Gambia,s top artist manager


Groundbreaking in his style of management,  Pa (Grant) had changed the dynamic that existed between bands, managers and promoters. He was a superb, canny manager.

Pa Lamin Drammeh was born in Banjul. To many, he was known as Pop-sa and also called Rap Brown because of his high speed of talking imitating the Black Panther leader in America of (Student Non Violence Coordinating Committee). Pa Lamin got his skills in human management as a well traveled and experienced man living in many cities like in Abijan and Accra. 

Pa Lamin was soon attracted to the entertainment industry, and worked as a stagehand for the Eagles until 1965, when he was called up for  service in the Super Eagles, reaching the rank of Production Manager. He worked briefly as an entertainment manager of Super Eagles in Banjul before being employed as a manager of Ifangbondi, the New Band name for some of the members who decided to transform the band into an ALL African music group and authentic culture and music.
Grant was soon attracted to the entertainment industry, and worked as a stagehand for the Croydon Empire Theatre until 1953, when he was called up for national service in the RAOC, reaching the rank of corporal. He worked briefly as an entertainment manager at a hotel in Jersey before being employed as a bouncer and doorman at London's famous The 2i's Coffee Bar, where Cliff Richard, Adam Faith, Tommy Steele and others got their start.

By 1974, Pa Lamin had started to manage his own concerts including the Stadium Demba Diop in Dakar & Stadium Iba Mar Diop & the Daniel Sorano in Dakar, Senegal. His management was established at Kombo Street in Banjul and later at Hope Street in Banjul with Ndee Sarr Mboge (Wife of Ousman Mboge as secretary of the  office for managing events and the operation of the Ifangbondi events.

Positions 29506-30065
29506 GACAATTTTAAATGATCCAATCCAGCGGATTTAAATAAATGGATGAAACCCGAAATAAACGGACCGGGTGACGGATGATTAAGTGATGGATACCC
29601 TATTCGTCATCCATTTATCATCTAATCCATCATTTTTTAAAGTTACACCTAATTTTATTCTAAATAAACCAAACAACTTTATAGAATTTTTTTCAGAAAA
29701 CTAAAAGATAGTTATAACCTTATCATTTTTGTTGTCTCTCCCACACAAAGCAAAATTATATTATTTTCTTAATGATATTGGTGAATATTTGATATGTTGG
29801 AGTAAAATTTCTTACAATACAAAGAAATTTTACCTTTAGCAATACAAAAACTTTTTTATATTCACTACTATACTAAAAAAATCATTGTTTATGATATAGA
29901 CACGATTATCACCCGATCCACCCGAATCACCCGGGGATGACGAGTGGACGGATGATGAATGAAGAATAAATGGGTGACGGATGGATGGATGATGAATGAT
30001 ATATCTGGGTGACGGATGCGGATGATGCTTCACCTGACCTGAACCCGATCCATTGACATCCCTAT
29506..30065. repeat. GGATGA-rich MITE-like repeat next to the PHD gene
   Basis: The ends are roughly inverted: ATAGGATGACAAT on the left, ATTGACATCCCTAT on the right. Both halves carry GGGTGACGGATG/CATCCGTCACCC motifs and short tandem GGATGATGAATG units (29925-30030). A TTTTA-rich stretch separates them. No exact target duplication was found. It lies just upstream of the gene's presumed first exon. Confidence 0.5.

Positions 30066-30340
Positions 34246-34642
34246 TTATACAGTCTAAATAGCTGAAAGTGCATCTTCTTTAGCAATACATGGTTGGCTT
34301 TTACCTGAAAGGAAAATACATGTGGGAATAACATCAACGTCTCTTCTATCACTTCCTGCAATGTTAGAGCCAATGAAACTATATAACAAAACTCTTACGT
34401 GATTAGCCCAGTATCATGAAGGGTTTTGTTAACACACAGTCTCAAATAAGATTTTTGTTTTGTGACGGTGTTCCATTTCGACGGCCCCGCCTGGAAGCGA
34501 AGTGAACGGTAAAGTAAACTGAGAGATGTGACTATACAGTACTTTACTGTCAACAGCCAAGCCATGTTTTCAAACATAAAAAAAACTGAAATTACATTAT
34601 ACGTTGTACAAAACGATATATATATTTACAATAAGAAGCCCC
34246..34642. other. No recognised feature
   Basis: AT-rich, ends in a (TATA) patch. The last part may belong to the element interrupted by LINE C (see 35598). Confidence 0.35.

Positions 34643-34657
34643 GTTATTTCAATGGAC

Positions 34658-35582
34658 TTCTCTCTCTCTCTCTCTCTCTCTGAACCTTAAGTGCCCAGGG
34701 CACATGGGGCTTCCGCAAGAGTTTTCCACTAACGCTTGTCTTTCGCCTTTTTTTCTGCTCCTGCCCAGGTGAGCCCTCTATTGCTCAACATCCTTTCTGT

By 1964, Grant had started to manage his own acts including the Nashville Teens, an all-girl group called She Trinity, the New Vaudeville Band, Jeff Beck, Terry Reid and Stone the Crows. His management was established in the same 155 Oxford Street office used by his friend, record producer Mickie Most, who had previously worked with Grant at the 2i's club.

Pa Lamin set up the highly successful DAII MAGA PARTNERS, which produced a string of hits throughout the 1970s. A highly discipline management structure which made Ifangbondi a successful story and broadly known because of their management abilities.
Most and Grant together set up the highly successful RAK Records label, which produced a string of hits throughout the 1970s.

In late 1970 the band asked Pa Lamin to take over management of the Young Ifangbondi who were constantly touring and play bet during intervals and opening.
In late 1966 Simon Napier-Bell asked Grant to take over management of the Yardbirds, who were constantly touring [..]

“When I started managing the Ifang Bondi, they weren't getting the Radio Airplays, but were on the village circuit and underground scene in Senegal. Instead of trying to get played on top radio, I realized that there was another market,” Pa Lamin Said. 
As he (Grant) explained: When I started managing the Yardbirds, they weren't getting the hit singles, but were on the college circuit and underground scene in America. Instead of trying to get played on Top 40 radio, I realised that there was another market.

Pa Lamn and his persuasive presence were influential in the Ifangbondi making money from concerts for the first time. Pa Lamin travelled closely with the Ifangbondi, ensuring that all costs were kept to a minimum, that members were paid on time and that the band retained artistic control. Unlike most other managers who rarely set foot in a music venue, grant's approach was hands-on.
Grant's no-nonsense approach to promoters, and his persuasive presence, were influential in the Yardbirds making money from concerts for the first time. Grant travelled closely with the Yardbirds, ensuring that all costs were kept to a minimum, that members were paid on time, and that the band retained artistic control. Unlike most other managers at the time who rarely set foot in a music venue, Grant's approach was hands-on.